"It's tragic to remain a living legend, Mr. Mergenthaler. People only respect
the dead. Often I feel guilty for taking such a long time to die. But I shall
not die until I am ready to forsake Park Row, which has already forsaken me."
Journalist Josia Davenport in Park Row
"In this film I have revealed my point of view on the press. I detest
seeing newspapers judge and condemn men, without any motive but
to use their power to destroy. The fascists do that. I have put in much
of myself. It is also one of the first works where I have been truly aware
of the technique, of the camera work, of the superiority of long shots
on the montage effects. And for all that it was filmed in ten days."
Writer-director Samuel Fuller
Watch the opening ten minutes only of Park Row, Sam Fuller's dynamite 1952 newspaper drama set in 1886 New York, and you're presented with what initially appears to be a blatant contradiction, as a title sequence that sings a hymn to American journalism is followed sharply by an attack on the immorality of the yellow press. But the assault in question is launched by fiercely principled journalist Phineas Mitchell (Gene Evans), who accuses The Star – the paper for which he works – of sending an innocent man to the gallows in their ruthless pursuit of a headline. So disgusted is he with the actions of his employers that he nails a sign on the victim's grave accusing The Star of murder. A short while later the paper's black widow of an editor, Charity Hackett (an excellent Mary Welch), arrives at the bar in which the journalists congregate and demands to know who was responsible for this stunt. Mitchell owns up in a heartbeat and is dismissed on the spot. When his friend and colleague Jeff Hudson cheerfully defends him, he is fired too.
When Charity has departed, Mitchell recalls his long-held dream of running his own paper – The Globe – and bar regular Charles Leach responds by offering him funding and access to a printing press. Mitchell promptly recruits a number of his trusted associates and announces that their first edition will be published the following day. Hackett is initially dismissive of Mitchell's efforts, but Mitchell's innovation and enthusiasm quickly makes The Globe a serious threat to The Star's circulation figures.
As both a writer and director, Fuller grabs his audience from the opening frames through his seductive use of moving camera and the sheer dynamism of the dialogue and character interplay. If the title sequence pullback to the statue of Johannes Gutenberg and the subsequent high-angle tracking shots of the street don't grab you then the opening bar room scene definitely should. As barmaid Jenny reels off a list of available drinks at a dizzying speed (itself a set-up for an old gag), most of the key players are introduced and briefly profiled, their personalities, careers and even life-views established in a few smartly written and performed seconds of screen time apiece. With its coordinated character interaction and economically inventive dialogue, the banter has the wit, polish and energy of well-rehearsed theatre, but is rendered cinematically enthralling by Jack Russell's roving camera, which moves between the patrons like a curious eavesdropper with an ear for conversation. And everyone here makes an instant impression, from ageing, easy-going journalist and philosopher Josiah Davenport (a lovely turn from Herbert Heyes) to unemployed cartoonist Tom Guest, lightning-fast typesetter Mr. Angelo and enthusiastic young ragamuffin Rusty. And let's not forget Mitchell, a hard-boiled, cigar-chewing and passionate journalist whom actor Gene Evans has clearly based on Fuller himself.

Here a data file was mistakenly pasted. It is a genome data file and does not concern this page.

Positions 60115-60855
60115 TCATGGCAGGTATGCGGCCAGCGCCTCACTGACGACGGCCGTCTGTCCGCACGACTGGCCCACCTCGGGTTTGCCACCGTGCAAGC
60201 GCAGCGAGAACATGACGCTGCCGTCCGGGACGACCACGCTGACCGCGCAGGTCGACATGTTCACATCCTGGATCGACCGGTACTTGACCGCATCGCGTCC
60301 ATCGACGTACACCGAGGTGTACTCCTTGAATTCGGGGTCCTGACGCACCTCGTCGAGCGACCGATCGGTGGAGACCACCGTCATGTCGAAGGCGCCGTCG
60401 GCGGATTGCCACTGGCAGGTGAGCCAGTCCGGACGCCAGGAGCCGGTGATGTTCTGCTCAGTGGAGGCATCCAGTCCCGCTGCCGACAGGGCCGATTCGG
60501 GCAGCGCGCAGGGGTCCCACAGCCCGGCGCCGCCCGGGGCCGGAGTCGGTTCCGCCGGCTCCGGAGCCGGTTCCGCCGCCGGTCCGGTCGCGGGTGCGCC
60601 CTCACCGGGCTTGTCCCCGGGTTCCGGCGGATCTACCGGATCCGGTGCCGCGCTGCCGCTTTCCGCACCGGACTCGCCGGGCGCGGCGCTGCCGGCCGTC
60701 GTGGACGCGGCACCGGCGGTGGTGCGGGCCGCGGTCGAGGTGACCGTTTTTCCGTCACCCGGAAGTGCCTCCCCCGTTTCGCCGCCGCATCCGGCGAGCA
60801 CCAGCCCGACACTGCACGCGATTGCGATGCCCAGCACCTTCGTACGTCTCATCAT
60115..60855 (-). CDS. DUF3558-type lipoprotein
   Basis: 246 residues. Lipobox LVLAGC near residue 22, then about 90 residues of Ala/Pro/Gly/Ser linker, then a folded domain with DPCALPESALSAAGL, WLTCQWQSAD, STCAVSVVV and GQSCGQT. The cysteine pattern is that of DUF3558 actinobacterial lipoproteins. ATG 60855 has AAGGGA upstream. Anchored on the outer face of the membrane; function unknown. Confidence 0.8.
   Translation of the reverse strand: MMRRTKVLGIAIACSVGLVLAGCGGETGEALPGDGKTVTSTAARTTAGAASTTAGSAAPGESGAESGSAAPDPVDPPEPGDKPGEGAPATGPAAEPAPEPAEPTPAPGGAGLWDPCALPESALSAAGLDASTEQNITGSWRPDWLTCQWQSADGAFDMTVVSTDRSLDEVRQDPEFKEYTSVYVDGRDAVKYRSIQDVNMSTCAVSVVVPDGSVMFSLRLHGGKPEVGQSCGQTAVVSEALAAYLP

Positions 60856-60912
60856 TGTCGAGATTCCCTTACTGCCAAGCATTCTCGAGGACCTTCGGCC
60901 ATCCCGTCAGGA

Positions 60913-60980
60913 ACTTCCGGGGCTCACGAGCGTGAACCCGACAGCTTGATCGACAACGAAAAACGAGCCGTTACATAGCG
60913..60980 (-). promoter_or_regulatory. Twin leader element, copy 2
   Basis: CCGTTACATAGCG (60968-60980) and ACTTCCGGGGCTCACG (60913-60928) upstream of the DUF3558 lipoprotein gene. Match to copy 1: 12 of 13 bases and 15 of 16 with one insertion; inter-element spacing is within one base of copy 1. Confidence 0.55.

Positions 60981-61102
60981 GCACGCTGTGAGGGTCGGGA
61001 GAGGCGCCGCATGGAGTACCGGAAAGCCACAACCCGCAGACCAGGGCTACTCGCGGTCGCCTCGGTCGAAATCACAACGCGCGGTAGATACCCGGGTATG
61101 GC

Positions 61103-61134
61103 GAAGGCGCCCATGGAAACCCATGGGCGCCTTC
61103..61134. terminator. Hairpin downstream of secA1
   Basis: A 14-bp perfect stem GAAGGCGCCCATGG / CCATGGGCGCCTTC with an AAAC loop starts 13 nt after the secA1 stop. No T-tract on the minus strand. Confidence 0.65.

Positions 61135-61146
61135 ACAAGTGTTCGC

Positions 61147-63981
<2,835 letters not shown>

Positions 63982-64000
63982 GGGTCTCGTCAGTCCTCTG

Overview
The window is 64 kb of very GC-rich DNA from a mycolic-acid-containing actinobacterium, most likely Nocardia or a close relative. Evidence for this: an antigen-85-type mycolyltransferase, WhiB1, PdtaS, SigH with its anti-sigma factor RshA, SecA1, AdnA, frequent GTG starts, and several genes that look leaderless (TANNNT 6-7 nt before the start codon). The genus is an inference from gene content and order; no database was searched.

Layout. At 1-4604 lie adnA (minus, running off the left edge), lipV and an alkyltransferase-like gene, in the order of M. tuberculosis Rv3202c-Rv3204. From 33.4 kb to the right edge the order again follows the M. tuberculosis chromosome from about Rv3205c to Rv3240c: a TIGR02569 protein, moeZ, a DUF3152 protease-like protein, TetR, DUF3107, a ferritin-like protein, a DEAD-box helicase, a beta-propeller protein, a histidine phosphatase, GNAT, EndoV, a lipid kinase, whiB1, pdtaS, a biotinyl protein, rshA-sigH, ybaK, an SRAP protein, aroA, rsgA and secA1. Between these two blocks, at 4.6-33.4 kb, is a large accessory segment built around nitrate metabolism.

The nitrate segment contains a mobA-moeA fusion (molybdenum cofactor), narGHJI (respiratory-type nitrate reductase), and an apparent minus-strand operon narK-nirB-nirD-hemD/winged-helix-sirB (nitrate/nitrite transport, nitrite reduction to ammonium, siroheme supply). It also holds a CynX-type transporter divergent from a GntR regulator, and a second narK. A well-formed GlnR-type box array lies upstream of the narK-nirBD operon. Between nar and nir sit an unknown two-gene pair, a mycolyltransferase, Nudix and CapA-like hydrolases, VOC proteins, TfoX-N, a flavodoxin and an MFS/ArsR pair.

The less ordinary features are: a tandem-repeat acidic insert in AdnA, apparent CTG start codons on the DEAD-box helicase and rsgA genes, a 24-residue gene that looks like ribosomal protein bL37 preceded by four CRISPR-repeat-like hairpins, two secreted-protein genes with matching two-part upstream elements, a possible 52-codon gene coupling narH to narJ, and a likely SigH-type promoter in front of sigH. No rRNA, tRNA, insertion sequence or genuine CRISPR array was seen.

It's a captivating short-cut to character establishment that enables Fuller to kick off the story at a breathless pace and be confident that his audience will never lose track of just who is who. It's also here that the foundations are laid for just about everything that follows, sometimes with such sleight-of-hand economy that the significance of memorable but seemingly throwaway moments does not become clear until later in the film. Thus the fame-seeking Steve, who takes the journalists' joshing about jumping from the Brooklyn Bridge seriously, becomes a key component of The Globe's first edition, while Tom's trick of drawing a face on a head of beer is later employed by Jenny to pass a secret message to Davenport. Even the decision to hire Tom proves to have specific narrative purpose, when his front page cartoon of Steve's jump and subsequent arrest (which Mitchell helps engineer in order to then campaign for his release) enables us to instantly recognise, even in wide shot, which paper everyone is reading as Hackett returns from her first sortie into enemy territory.
Park Row is the sort of story that Fuller always excelled at, a mythmaking tale of little guys battling against seemingly impossible odds with a heady mix of determination, guts, teamwork and imagination. Bold and inventive ways are found to overcome the obstacles thrown in their path, which increase in severity to the point where The Globe's fight for survival degenerates into all-out war. To this end Fuller cheerfully adapts and borrows from historical fact, making The Globe the first newspaper to be sold on the street through newsstands and the first to feature different front pages on the same edition. It is also they who launch a campaign to raise funds for a base for the Statue of Liberty (this was actually the work of famed newspaper publisher Joseph Pulitzer), and their staff includes a German named Ottmar Mergenthaler, who at just the right moment perfects an invention that Mitchell names the linotype. As anyone who knows their newspaper history will be aware, the linotype machine become the industry standard for newspaper type setting from the late 1800s onwards and was indeed invented by Ottmar Mergenthaler, but under the real world patronage of the Whitelaw Reid of the New York Tribune.